Sedentary behavior and/or physical activity were significant characteristics of four of the FI pattern clusters. Participants who reported less than 2 h of sedentary behavior were over-represented in the low drinkers–water and milk cluster. Children and adolescents who reported more than 2 h of sedentary behavior were over-represented in the high drinkers with SSB cluster; those who reported being physically active once a week to twice a month were under-represented. A recent cluster analysis of data from the ELANA and HELENA studies in children and adolescents reported clusters characterized by sedentary behavior and SSB consumption [72]. This is not surprising given the established links between sedentary behavior and less healthy dietary intake including SSB consumption [71, 73, 74]. Those who reported sedentary behavior greater than 2 h a week and/or being physically active once a week to twice a month were over-represented in the very high drinkers–water cluster. While this may appear contradictory, this phenomenon has been reported before and is probably due to those who report being sedentary for two or more hours per day compensating by being physically active at other times of the day [72]. Clearly, the prevention and treatment of overweight and obesity in children and adolescents requires a multifaceted approach, which focuses on changing dietary habits, including reducing SSB consumption, and reducing sedentary behavior and or increasing physical activity.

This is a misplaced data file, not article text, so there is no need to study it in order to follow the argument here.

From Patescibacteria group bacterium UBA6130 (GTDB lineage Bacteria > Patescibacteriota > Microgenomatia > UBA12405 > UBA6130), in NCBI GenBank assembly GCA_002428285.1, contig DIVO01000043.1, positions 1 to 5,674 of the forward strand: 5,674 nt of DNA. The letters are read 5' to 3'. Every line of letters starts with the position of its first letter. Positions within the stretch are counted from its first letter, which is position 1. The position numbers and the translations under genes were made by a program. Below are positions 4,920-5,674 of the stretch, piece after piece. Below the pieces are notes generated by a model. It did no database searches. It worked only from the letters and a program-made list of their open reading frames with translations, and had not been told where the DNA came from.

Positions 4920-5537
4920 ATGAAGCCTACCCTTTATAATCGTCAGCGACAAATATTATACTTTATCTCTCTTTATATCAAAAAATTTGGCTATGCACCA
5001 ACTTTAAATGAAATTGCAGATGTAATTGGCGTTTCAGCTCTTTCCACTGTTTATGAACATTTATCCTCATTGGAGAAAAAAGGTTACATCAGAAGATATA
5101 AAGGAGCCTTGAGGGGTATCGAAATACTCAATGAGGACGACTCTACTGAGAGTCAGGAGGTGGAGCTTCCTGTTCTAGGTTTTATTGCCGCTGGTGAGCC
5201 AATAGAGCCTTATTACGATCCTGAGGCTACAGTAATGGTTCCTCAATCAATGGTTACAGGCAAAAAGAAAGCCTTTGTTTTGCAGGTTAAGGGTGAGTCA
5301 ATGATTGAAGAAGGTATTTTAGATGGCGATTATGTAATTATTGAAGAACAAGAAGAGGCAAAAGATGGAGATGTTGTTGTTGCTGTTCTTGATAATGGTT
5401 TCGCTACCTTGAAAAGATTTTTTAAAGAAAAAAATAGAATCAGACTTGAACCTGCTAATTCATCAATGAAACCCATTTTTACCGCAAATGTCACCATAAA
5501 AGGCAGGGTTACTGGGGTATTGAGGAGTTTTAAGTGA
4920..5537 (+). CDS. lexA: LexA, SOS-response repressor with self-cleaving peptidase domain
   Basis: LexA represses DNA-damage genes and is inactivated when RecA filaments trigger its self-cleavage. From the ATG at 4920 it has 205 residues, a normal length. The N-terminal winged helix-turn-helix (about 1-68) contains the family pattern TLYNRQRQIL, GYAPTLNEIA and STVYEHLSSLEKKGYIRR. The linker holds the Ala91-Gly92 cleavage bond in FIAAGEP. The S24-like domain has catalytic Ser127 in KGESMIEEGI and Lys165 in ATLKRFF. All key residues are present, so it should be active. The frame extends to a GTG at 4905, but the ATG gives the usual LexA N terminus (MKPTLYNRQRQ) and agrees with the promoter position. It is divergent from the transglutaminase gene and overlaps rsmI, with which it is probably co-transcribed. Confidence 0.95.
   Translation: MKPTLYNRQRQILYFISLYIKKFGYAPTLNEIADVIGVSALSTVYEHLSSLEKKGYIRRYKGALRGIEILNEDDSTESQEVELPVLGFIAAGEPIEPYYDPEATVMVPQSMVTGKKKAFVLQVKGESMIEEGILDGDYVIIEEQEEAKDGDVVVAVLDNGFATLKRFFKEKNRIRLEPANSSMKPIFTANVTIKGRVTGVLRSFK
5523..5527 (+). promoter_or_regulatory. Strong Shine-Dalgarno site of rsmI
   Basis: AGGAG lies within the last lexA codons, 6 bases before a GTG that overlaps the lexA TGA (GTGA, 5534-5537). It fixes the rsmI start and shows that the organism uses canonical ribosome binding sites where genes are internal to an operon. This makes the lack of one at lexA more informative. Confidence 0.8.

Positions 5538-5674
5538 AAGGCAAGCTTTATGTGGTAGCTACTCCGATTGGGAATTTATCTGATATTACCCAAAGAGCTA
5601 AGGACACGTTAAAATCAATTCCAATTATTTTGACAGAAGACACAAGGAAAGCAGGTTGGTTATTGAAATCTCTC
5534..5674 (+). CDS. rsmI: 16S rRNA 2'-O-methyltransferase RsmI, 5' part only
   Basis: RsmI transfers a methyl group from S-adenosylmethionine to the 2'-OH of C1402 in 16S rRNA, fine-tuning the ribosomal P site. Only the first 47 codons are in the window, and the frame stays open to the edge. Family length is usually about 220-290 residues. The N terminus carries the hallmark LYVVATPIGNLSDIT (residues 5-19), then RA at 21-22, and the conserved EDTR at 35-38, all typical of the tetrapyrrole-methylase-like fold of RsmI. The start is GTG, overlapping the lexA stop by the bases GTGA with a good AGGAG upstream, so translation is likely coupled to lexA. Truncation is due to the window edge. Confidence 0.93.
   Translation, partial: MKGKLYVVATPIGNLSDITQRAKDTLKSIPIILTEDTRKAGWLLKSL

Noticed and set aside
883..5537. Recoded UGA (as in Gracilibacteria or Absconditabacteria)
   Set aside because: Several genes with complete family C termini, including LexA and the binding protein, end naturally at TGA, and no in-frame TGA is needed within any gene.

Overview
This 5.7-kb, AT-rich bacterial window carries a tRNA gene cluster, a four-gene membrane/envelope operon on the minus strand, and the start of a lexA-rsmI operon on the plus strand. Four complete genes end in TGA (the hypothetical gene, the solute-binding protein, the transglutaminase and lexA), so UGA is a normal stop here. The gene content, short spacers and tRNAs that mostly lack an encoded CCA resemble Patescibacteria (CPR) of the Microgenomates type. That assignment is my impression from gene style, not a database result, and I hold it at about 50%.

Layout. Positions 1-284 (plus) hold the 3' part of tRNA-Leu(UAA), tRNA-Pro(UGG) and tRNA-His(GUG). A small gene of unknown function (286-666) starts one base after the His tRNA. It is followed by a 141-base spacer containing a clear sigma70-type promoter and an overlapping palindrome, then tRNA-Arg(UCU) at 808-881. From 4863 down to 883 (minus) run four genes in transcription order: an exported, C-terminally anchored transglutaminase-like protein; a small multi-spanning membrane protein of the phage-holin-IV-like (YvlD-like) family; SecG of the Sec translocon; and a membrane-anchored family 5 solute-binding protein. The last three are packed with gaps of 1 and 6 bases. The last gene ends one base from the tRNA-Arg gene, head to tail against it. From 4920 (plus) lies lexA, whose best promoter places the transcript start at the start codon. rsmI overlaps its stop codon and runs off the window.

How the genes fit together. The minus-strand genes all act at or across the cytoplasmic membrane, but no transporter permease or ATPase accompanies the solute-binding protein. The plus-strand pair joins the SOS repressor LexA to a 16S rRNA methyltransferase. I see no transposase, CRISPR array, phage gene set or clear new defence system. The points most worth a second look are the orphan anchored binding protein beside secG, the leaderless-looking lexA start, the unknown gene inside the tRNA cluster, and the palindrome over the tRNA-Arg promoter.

The current study has several strengths including the use of a harmonized sampling and data collection methodology across the countries and of a validated assessment method for total fluid intake [40], reflecting the day-to-day behavior of the participants over a 7-day period. The sample size and the use of data from participants in six countries undoubtedly strengthened the analysis. Objective statistical criteria such as using the silhouette coefficient to identify the number of clusters combined with the subsequent use of subjective criteria rendered the selected clusters interpretable. However, it is important to recognize the limitations of this study. Missing data for some of the variables resulted in a slightly reduced sample size; however, this is inevitable in large cross-sectional studies such as the Liq.In7 survey. The use of biomarkers for hydration status or health outcome measures would have strengthened the findings and possible implications of the analysis. Parents or primary carers recorded fluid intake and responded to questions about lifestyle and socio-demographics for younger participants, while this may have increased precision they may have been biased towards demonstrated healthy characteristics. In addition, adolescents were not asked if their parents provided a lunchbox for school nor about water availability in schools. While the questions on sedentary behavior and physical activity provide vital and interesting information, it would have been better to have used a validated physical activity questionnaire such as the International Physical Activity Questionnaire (IPAQ). To ensure a reliable and sensitive approximation of socioeconomic status, country-specific methods were used as a harmonized classification system is not currently available.